Crédit Agricole CIB hires Asia markets head

Franck Dargent is appointed as head of global markets for Asia-Pacific as the French bank seeks to beef up its presence in the region once again.

Crédit Agricole CIB has appointed Franck Dargent as head of global markets Asia-Pacific, continuing the bank’s build out of its regional operations after scaling back investments post-financial crisis.

Based in Hong Kong, Dargent will be responsible for the overall business development and strategy of the global markets division’s activities in Asia-Pacific. He will report globally to Thomas Gadenne, head of global markets, and locally to Marc-André Poirier, senior regional officer for Asia-Pacific.

The global markets division handles all the sales and trading activities of standard and structured market products for corporate, financial institution and large issuers.

“Asia is a strategic region for Crédit Agricole CIB,” said Gadenne in the press release. “In view of the growing demand for capital markets products in the Asian market, the appointment of Franck reflects our commitment to further strengthen our Asian franchise and to capture the increasing business opportunities in the region.”

Dargent has held various positions in the Crédit Agricole group in France and Asia since 1991. Most recently, he was deputy chief executive and global head of business development at Amundi Alternative Investments since 2008.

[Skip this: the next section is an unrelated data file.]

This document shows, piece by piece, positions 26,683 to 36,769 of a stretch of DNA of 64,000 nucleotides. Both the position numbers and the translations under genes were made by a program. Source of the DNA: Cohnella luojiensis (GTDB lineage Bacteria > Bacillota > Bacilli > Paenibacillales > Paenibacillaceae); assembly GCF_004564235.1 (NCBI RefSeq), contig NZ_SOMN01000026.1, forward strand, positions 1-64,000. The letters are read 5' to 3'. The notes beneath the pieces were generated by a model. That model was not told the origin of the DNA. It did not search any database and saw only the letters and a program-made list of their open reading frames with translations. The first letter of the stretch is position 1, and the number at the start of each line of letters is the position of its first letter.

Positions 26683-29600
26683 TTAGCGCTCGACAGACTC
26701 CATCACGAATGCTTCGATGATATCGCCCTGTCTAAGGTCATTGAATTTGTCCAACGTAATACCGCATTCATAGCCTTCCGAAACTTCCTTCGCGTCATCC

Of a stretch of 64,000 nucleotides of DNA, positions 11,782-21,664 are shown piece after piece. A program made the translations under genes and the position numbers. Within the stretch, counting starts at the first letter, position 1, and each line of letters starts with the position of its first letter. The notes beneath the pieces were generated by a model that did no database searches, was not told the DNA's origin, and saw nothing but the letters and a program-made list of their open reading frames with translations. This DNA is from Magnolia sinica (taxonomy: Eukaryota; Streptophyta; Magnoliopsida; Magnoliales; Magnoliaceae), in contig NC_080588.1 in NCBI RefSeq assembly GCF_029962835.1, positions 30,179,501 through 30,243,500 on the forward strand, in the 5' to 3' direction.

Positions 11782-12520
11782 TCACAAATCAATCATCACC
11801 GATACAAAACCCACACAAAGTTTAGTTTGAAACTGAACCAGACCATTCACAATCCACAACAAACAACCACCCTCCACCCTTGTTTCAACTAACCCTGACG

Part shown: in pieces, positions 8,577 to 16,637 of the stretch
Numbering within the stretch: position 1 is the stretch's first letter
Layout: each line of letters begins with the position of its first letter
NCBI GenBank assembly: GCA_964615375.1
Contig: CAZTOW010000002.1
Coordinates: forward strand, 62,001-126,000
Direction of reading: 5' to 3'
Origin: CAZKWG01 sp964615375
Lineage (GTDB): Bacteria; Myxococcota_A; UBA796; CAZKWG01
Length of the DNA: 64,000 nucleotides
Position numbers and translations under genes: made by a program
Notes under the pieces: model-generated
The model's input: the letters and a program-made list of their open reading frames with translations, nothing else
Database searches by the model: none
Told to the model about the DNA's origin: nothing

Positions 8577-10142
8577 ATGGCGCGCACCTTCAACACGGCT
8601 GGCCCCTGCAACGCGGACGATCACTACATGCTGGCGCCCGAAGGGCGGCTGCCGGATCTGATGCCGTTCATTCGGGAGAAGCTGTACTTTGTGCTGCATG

In 2006, Dargent was appointed senior advisor for the sales team of Crédit Agricole, covering French regional banks. Prior to that, he worked as head of financial institutions sales at Crédit Agricole Indosuez Securities (Japan) in Tokyo from 2002.

European banks have started ploughing back investments into Asia after massively deleveraging from the region back in 2011 – when French financial institutions led the retrenchment in Asia.

Lending by continental European banks to Asia-Pacific, for example, stood at $356 billion at the end of 2011, according to the Bank for International Settlements. That compares with $379 billion at the end of 2010 and is down from a peak of about $455 billion in June 2008.

But things have started changing as the outlook for advanced economies is improving, especially as momentum shifts up a gear in the Eurozone. The Paris-based Organisation for Economic Cooperation and Development (OECD) said in early January that its leading indicator covering 33 member countries pointed to growth firming, reaching its highest level since March 2011.

The euro area saw a “positive change in momentum”, the OECD said, with its reading rising to 101.0 from 100.8, showing improvements in the outlooks for the three biggest economies - Germany, France and Italy.


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